Fahriye Begüm YILDIZELİ

9 9

Öz Belief and religion are interconnectedterms for the purposes of defining discrimination and segregation insidesocieties. Particularly, during the white dominated regime years in theAmerican South and South Africa, two main religions; Christianity and Islam wereessence of key weapons in order to assemble and to collaborate for black peopleagainst black segregation. Moreover, religion played a vital role in the BlackPower movement which paved the way for researchers and historians to conclusivelyascertain answers to why religion should be considered as one of the vitaldynamics of political resistance. This research will attempt to investigatethe impact of the religions to the process of the black resistances as the massmovements both ‘the Black Consciousness Movement’ in South Africa and ‘CivilRights Movement’ in the American South basically between the years 1960 and1975. Besides, in order to achieve the arguments with comparisons and similarities,Islam in the American South and Christianity in South Africa will be examinedspecifically. Additionally,the image that specific religious leaders’ ideals and thoughts shaped on thefollowers will be annexed to the research. Steve Biko and Malcolm X’s analysiswill be the key terms in order to reflect the religion in the black awakeningas a mass movement. Basically, there will be an attempt to evaluatethe historical period of racism and its implication for the black segregation.After defining the black resistance movements linked by the religious thoughtsand also by the leaders, eventually, the similarities, compassions and the linksbetween them will be reached as a conclusion.   
Anahtar Kelimeler: Black Power Movement, Steve Biko, religion, Malcolm X, civil rights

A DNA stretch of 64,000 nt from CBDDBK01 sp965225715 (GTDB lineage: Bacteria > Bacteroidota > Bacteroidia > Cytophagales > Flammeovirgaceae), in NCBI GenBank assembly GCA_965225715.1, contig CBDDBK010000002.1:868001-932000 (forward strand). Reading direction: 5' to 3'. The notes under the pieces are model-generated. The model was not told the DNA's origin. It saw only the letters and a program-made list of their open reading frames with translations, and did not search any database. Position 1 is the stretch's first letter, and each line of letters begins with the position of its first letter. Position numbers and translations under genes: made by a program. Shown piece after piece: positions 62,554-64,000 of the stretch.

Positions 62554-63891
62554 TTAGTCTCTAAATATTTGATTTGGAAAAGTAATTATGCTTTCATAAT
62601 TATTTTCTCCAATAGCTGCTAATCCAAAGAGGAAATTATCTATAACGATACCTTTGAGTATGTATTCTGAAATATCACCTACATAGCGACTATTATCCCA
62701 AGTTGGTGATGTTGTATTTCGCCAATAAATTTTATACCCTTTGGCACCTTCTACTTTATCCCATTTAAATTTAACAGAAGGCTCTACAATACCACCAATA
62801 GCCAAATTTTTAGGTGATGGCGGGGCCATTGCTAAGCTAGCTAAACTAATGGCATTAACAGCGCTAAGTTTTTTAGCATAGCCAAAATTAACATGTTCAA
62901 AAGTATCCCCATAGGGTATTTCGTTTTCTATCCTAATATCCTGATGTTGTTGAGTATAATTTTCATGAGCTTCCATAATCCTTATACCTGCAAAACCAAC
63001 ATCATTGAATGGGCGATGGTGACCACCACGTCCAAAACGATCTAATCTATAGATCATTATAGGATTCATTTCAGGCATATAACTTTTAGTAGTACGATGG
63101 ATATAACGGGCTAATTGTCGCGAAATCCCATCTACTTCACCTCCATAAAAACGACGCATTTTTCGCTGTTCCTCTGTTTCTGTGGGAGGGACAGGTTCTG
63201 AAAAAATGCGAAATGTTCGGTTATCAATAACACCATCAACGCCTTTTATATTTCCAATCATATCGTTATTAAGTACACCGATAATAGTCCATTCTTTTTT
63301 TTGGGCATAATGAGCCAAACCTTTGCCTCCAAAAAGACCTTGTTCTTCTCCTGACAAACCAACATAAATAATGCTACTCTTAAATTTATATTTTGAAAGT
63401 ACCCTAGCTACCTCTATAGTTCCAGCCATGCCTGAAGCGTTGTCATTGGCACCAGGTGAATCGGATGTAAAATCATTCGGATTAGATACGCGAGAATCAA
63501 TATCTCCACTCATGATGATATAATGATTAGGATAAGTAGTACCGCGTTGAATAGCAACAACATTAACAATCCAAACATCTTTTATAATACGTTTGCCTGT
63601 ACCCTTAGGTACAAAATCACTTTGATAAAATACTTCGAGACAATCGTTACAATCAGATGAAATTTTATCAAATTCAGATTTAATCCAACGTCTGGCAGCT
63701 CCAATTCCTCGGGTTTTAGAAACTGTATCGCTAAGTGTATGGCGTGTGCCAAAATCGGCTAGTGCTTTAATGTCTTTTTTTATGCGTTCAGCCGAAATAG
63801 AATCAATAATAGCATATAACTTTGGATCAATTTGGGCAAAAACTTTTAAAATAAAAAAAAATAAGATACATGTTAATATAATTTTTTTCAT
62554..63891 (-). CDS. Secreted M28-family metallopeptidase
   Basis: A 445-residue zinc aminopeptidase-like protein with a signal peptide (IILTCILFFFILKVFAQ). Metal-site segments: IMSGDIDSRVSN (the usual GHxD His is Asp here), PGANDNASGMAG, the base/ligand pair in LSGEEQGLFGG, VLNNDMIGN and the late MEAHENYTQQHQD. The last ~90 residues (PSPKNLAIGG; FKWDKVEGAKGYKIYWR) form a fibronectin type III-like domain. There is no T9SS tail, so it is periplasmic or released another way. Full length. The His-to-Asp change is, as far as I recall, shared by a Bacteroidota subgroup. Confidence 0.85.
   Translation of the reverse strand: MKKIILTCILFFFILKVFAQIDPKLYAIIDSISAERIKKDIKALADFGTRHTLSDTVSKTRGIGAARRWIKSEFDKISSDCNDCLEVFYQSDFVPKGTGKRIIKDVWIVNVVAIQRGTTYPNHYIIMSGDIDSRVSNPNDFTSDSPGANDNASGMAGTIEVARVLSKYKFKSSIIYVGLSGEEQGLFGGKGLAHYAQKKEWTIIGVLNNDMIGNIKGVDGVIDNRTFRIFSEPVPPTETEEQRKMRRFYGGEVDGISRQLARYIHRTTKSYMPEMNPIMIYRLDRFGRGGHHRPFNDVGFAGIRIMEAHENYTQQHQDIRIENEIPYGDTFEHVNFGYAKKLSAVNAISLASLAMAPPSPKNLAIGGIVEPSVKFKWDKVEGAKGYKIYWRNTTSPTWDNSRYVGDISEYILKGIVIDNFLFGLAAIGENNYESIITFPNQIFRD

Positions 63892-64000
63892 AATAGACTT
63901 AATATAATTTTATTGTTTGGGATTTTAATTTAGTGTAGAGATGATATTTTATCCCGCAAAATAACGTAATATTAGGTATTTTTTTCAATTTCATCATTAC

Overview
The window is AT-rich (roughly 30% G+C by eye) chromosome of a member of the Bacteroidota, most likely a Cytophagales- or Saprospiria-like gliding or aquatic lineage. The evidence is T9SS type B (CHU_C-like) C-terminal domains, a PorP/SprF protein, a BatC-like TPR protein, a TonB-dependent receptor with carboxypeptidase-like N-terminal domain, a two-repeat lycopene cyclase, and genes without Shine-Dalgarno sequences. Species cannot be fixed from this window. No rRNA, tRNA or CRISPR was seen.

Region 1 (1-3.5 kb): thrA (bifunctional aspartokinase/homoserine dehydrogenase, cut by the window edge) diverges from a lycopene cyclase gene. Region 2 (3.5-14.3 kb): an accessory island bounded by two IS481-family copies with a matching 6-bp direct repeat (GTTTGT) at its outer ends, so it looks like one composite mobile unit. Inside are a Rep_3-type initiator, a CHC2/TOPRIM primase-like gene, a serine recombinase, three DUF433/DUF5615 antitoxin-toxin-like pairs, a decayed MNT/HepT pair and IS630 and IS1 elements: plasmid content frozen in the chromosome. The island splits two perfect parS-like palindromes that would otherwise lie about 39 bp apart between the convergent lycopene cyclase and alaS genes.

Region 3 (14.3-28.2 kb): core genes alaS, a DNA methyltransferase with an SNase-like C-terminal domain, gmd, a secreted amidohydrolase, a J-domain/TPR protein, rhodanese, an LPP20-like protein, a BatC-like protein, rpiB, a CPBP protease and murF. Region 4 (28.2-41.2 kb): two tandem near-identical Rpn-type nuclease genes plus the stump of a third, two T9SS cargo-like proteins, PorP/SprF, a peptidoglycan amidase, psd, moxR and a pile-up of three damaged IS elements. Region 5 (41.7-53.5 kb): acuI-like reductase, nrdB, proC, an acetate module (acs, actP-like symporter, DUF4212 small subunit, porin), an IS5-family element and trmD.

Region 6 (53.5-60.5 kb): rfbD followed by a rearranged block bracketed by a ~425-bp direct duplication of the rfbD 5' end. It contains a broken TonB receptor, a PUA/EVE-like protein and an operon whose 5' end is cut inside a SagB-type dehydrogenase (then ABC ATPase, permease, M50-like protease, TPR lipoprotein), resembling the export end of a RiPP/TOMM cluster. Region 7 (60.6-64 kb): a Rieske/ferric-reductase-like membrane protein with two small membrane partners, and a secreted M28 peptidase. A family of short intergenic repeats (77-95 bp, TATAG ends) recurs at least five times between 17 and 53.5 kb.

Adam H., Giliomee H. (1979). Ethnic Power Mobilized, Can South Africa Change? United States of America: Yale University Press.Cell, J.W. (1982). The Highest Stage of White Supremacy. Cambridge: Cambridge University Press.Cone, J.H. (1999). Risks of Faith: The Emergence of a Black Theology of Liberation, 1968-1998. Boston: Beacon. Conyers, J. L. Jr. (2006). Engines of the Black Power Movement, Essays on the Influence of Civil Rights Actions, Arts and Islam. North Carolina: McFarland & Company, Inc, Curtis, E., E. (2002). Islam in Black America: Identity, Liberation and Difference in African-American Islamic Thought. Albany: State University of New York.Dubow, S. (1995). Scientific Racism in South Africa. Cambridge: Cambridge University Press. Fatton, R. (1986). Black Consciousness in South Africa the Dialectics of Ideological Resistance to White Supremacy. United States of America: State University of New York.Fredrickson, G. M. (2002). Racism a Short History. Oxford: University of Princeton. Harris, F. C. (1994). Something Within: Religion as a Mobilizer of African-American Political Activism, The Journal of Politics, 56 (1), 42-68.Harris, F. C. (1999). Something Within: Religion in African-American Political Activism, Oxford: Oxford University.Lilcoln, C., E., (1994). The Black Muslims in America. Michigan: Africa World. Unsworth, T. (1997). Racism and Religion: Partners in Crime?, Salt of the Earth http://salt.claretianpubs.org/issues/racism/unsworth.html, 29.04.2018.Roberts J. D. (2005). Bonhoeffer and King: Speaking Truth to Power. United States of America: Library of Congress in publication DataSavage, B., D. (2008). The Politics of Black Religion, Your Spirits Walk Beside Us. United States of America: The Belknap Press of Harvard University.Stubbs, Cr. A. (1988). Steve Biko I Write What I Like. Great Britain: Penguin Books.Turner, R. B. (1997). Islam in the African-American Experience. Indiana: Indiana University.Walshe, P. (1983). Church versus State in South Africa: the Case of Christian Institute. United Kingdom: C. Hurst & Co.Williams, J. (2002). Linking Beliefs to Collective Action: Politicized Religious Beliefs and the Civil Rights Movement. Sociological Forum, 17 (2), 203-222.